The KINDLR Questionnaire is a self-report measure for health-related quality of life in children and adolescents. It is as measure for healthy children and adolescents but can be also used for clinical populations. The questionnaire includes 6 dimensions (physical well-being, emotional well-being, self-esteem, family, friends and everyday functioning) and an additional “disease” module for use when the child suffers from prolonged illness. The Kid/Kiddo-KINDLR for parents is for children and adolescents between the ages of 7-17.
Keywords: Hedonic/Eudaimonic
This scale includes 24/31 items.
Example items: "My child was tired and worn-out", "My child was proud of himself", "My child got on well with us as parents".
Ravens-Sieberer, U. & Bullinger, M. (2000). KINDL-Questionnaire for Measuring Health-Related Quality of Life in Children and Adolescents-Revised Version. Manual
+-The Development and Well-Being Assessment (DAWBA)
This assessment includes a collection of questionnaires, interviews and rating techniques for children and adolescents between the ages of 5-16/17 years. Originally it was developed to generate ICD-10 and DSM-IV psychiatric diagnoses.
Keywords: Hedonic/Eudaimonic
Goodman, R., Ford, T., Richards, H., Gatward, R. & Meltzer, H. (2000). The Development and Well-Being Assessment : Description and Initial Validation of an Integrated Assessment of Child and Adolescent Psychopathology. J. Child Psycho. Psychiat. Vol. 41, No. 5, pp. 645-655
+-Mental Health Continuum-Short Form for youth (12-18)
This measurement was developed from the long form (MHC-LF) and is the same which is used for adults. It measures well-being on a continuum from languishing to flourishing. The scale consists of items measuring hedonic and eudaimonic parts of well-being as well as items representing social well-being.
Keywords: Hedonic/Eudaimonic
This scale includes 14 items.
Example items: "During the past month, how often did you feel…"satisfied with life", "that you had warm and trusting relationships with others."
Keyes, C. L. M. (2009). Atlanta: Brief description of the mental health continuum short form (MHC-SF).
+-Positive and Negative Affect for Children (PANAS-C)
The PANAS-C measures positive and negative affect in children and young adolescents. It can be used to differentiate between anxiety and depression.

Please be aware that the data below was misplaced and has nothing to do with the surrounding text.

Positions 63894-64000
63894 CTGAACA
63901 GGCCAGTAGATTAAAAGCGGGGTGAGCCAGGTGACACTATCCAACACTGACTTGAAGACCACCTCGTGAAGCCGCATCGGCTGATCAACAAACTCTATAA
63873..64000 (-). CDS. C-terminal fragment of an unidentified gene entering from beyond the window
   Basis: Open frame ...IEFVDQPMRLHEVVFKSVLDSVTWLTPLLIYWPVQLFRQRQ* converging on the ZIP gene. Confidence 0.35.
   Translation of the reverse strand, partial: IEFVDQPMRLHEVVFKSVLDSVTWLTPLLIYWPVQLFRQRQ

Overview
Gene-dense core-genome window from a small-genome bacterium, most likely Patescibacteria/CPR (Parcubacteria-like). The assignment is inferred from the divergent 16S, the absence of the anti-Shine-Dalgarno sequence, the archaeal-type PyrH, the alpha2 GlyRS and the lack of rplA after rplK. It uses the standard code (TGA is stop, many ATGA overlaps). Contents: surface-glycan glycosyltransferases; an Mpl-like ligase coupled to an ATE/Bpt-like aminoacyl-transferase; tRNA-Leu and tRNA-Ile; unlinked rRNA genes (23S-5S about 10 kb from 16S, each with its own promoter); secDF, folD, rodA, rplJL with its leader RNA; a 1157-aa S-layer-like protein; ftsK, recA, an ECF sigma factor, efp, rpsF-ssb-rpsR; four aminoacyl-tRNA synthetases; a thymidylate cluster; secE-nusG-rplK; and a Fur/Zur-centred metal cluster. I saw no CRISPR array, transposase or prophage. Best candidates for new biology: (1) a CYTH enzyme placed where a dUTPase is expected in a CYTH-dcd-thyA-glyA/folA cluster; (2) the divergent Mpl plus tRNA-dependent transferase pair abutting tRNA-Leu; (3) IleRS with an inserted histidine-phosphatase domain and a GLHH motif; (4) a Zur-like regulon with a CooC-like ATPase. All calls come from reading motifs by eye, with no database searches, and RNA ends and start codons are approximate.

Keywords: Hedonic, Positive affect; Negative Affect
This scale includes 27 items.
Example items: "Excited", "Upset", "Proud", "Lonely"
Laurent, J. et.al. (1999). A Measure of Positive and Negative Affect for Children: Scale Development and Preliminary Validation. Psychological Assessment, Vol. 11, No. 3, 326-338
+-Pediatric Quality of Life Enjoyment and Satisfaction Questionnaire (PQ-LES-Q)
The PQ-LES-Q is a pediatric version of the Short Form of the Quality of Life Enjoyment and Satisfaction Questionnaire. It is a self-report measure and includes items concerning important aspects of life experience in children and adolescents.
Keywords: Hedonic, Life satisfaction
This scale includes 15 items.
Example items: "Over the past week, how have things been with…"your mood and feelings", "getting along with your family?"
Endicott, J., Nee, J., Yang, R. & Wohlberg, C. (2006). Pediatric Quality of Life Enjoyment and Satisfaction Questionnaire (PQ-LES-Q): Reliability and Validity. J . AM. ACAD. CHILD ADOLESC. PSYCHIATRY, 45:4,
+-Personal Wellbeing Index – School Children (PWI-SC)
This scale was developed from the Comprehensive Quality of Life Scale (ComQol) and includes 8 items of satisfaction, where each item represents a domain of quality of life. There are different versions available. The PWI-SC is different in item wording and uses happiness instead of satisfaction comparing to the Personal Wellbeing Index – Adults (PWI-A).
Keywords: Hedonic, Life satisfaction
This scale includes 7/8 items.